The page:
By Cali Pitchel, Belief Agency
Martin Luther King, Jr. was a master orator. It is not uncommon to hear his name among other great communicators, including Abraham Lincoln, Nelson Mandela, and Barack Obama. His speeches were poignant, powerful, and beautifully delivered. He knew when to pause, when to repeat himself, and when to raise his voice in emphasis. But beyond his skill was a dream for the future—a day when our nation would “rise up and live out the true meaning of its creed.”
We have much to learn from Martin Luther King, Jr. Although many will argue his legacy has greatly impacted race relations since the tumult of the 1960s, his vision for the future is far from complete. Fifty-one years later, American is “still sadly crippled by the manacles of segregation and the chains of discrimination.” Racism is still deeply embedded in our institutions, and inequality remains the defining feature of American culture. For fear of sounding crass, I wanted to take these first few sentences to be clear and acknowledge my awareness of the limited expression of his “dream” before I talk about what advertisers, specifically, can learn from his legacy.
Why did Martin Luther King, Jr. (literally) give his life for civil rights? Because he operated from the fundamental belief, the conviction, that all people are created equal and deserve the same opportunity—unbound by stereotypes, biases, injustices, and prejudices—to lead successful, productive lives. How did he try to realize this vision? Not through violence or hate, but through communicating, eloquently and with great influence, his dream for a more equal future; by peacefully protesting for radical change; by sacrificing his time, energy, and emotion (and that of his family and closest friends and confidants) for redemption and reconciliation. Why was he so effective? Millions lifted the banner for civil rights. Hundreds of thousands gathered at the Lincoln Memorial on August 28, 1963, to listen to his clarion call for love and forgiveness. TIME Magazine ranks his “I Have a Dream” speech among the greatest speeches of all time. His impact was wide and deep, transcending his lifetime and galvanizing a mass of people around a common goal.
Inspiration, not manipulation
It is in part because Martin Luther King, Jr. leaned not on manipulation, but on inspiration. There is a marked difference between the two: to manipulate is “to manage or influence skillfully, especially in an unfair manner: to manipulate people’s feelings,” and to inspire is “to fill with an animating, quickening, or exalting influence: His courage inspired his followers.” Manipulate says listen here and do this. Inspire says watch me and then follow.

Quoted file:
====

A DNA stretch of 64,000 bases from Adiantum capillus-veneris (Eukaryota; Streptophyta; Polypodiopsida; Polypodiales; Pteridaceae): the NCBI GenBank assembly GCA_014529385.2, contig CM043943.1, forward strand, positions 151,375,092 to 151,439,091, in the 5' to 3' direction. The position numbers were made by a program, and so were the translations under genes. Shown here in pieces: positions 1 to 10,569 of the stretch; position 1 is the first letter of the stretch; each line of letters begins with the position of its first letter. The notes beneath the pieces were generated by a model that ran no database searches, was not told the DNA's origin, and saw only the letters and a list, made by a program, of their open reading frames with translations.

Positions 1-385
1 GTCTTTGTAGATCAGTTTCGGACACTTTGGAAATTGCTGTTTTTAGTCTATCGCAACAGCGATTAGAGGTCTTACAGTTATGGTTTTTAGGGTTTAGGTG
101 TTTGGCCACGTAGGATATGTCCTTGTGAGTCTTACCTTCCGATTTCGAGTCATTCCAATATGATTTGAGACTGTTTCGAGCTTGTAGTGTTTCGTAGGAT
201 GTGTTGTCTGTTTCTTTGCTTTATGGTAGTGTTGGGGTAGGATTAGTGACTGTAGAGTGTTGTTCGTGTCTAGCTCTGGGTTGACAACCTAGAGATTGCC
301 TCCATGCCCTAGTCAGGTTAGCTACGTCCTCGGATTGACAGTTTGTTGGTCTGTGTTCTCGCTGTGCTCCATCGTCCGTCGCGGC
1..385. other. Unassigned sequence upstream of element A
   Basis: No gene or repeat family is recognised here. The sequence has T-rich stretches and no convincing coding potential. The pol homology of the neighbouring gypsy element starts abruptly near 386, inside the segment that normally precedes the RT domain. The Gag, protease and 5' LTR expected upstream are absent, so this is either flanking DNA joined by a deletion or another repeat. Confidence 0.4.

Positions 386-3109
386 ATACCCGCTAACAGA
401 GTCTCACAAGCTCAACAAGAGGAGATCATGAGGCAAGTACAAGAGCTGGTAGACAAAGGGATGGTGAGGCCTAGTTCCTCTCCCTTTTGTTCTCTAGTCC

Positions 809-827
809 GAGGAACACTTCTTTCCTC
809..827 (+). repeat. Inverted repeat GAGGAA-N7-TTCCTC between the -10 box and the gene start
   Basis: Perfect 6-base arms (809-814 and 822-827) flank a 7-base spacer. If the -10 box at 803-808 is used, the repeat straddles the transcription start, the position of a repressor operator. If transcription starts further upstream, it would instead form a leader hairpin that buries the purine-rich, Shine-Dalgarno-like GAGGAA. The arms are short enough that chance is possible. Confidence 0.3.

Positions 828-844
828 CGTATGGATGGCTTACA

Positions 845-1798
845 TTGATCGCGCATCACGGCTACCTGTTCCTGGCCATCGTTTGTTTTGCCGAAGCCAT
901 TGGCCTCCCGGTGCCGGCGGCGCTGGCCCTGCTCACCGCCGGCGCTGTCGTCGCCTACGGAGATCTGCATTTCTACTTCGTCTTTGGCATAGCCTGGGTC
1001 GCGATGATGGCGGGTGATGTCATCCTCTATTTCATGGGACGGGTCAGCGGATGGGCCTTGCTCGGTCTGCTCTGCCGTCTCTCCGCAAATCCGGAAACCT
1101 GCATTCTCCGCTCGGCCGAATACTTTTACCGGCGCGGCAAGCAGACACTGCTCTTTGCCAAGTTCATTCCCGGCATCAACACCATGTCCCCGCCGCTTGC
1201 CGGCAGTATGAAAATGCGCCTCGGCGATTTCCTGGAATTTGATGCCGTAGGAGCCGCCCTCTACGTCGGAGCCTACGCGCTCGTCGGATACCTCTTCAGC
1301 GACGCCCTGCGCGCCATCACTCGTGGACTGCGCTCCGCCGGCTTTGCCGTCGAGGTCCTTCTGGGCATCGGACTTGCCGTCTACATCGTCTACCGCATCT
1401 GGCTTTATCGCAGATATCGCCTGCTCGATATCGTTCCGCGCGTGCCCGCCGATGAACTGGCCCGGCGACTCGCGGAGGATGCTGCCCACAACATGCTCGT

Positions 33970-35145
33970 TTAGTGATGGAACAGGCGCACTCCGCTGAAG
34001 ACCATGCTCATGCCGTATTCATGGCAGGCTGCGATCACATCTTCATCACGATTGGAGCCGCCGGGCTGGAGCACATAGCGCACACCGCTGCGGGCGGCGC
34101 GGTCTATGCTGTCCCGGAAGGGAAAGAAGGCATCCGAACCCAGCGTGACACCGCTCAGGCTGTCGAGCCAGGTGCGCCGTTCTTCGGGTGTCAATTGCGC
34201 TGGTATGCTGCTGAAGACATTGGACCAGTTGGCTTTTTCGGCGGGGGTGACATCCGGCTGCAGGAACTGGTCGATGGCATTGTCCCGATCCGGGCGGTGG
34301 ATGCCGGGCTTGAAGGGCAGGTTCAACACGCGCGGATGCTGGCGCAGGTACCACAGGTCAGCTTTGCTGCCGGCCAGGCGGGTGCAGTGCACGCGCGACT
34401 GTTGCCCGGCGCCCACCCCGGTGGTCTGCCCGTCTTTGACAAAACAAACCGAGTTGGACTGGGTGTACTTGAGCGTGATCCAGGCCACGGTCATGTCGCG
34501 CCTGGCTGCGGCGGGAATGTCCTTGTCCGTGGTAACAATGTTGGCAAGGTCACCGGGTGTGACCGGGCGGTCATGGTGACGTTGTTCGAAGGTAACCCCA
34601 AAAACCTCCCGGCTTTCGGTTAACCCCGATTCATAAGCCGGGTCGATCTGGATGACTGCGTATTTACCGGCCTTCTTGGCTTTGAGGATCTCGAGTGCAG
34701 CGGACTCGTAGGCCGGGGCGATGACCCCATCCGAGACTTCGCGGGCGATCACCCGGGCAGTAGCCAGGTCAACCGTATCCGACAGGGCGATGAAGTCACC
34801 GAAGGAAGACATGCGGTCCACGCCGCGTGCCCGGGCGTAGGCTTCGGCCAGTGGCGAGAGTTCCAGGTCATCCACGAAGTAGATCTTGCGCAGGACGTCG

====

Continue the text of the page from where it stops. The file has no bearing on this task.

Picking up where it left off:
“PEOPLE DON’T BUY WHAT YOU DO, THEY BUY WHY YOU DO IT.” — SIMON SINEK
Simon Sinek said there are only two ways to get people to act: “manipulate them or inspire them.” As advertisers, we vacillate between the two. We manipulate the audience through price drops and scare tactics. We inspire the audience by telling a compelling story. The most effective, but often times the more difficult path, is to inspire by communicating why—the purpose, cause, or belief driving all decisions—over the what. Why builds relationships over the long term; what sacrifices a loyal cohort for the short term or the quick buck. For example: Apple tells us we can see the world differently. Dell, on the other hand, builds us machines. Which company has the more loyal following?
Why do you do what you do?
Martin Luther King, Jr. was able to articulate, to a wide audience, his why. His speeches were not only a case for the equality of all people, they were about a world in which all violence, poverty, and injustice were wiped away. His central messages of love and equality drove all action. He organized sit-ins; he didn’t call people to arms. He returned vitriol with calm, reasoned responses; he didn’t reply in anger. He said turn the other cheek; he didn’t condone striking back. His message inspired. Love, not hatred, heals hearts and changes minds. He never sacrificed the message for the medium.
The same should go for advertisers—and really, all of us. The temptation is to manipulate the audience because it is quick and easy. But, those companies demonstrating real, sustained, long-term success have built loyal relationships with their customers by communicating their purpose first. Their how and what exist to manifest and reinforce the why.
Today we are remembering Martin Luther King, Jr. for what he did to change the tide of race relations in our country—by mightily inspiring us through love, struggle, and sacrifice to work tirelessly for a better future.
“IF YOU CAN’T FLY THEN RUN, IF YOU CAN’T RUN THEN WALK, IF YOU CAN’T WALK THEN CRAWL, BUT WHATEVER YOU DO YOU HAVE TO KEEP MOVING FORWARD.” —MARTIN LUTHER KING, JR.